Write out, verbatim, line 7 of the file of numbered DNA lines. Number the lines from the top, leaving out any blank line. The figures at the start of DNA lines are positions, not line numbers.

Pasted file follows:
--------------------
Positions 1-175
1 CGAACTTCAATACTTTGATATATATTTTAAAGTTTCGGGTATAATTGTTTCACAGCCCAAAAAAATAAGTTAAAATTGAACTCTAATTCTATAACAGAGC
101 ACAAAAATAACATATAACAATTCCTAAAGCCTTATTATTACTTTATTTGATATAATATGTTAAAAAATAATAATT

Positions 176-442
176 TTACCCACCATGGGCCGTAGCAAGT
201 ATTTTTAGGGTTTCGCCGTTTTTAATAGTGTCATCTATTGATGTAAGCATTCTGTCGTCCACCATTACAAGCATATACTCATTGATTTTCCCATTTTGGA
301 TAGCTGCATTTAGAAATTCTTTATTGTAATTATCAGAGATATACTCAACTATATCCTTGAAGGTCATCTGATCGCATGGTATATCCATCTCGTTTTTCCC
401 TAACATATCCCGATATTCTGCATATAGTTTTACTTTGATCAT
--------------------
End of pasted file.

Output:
301 TAGCTGCATTTAGAAATTCTTTATTGTAATTATCAGAGATATACTCAACTATATCCTTGAAGGTCATCTGATCGCATGGTATATCCATCTCGTTTTTCCC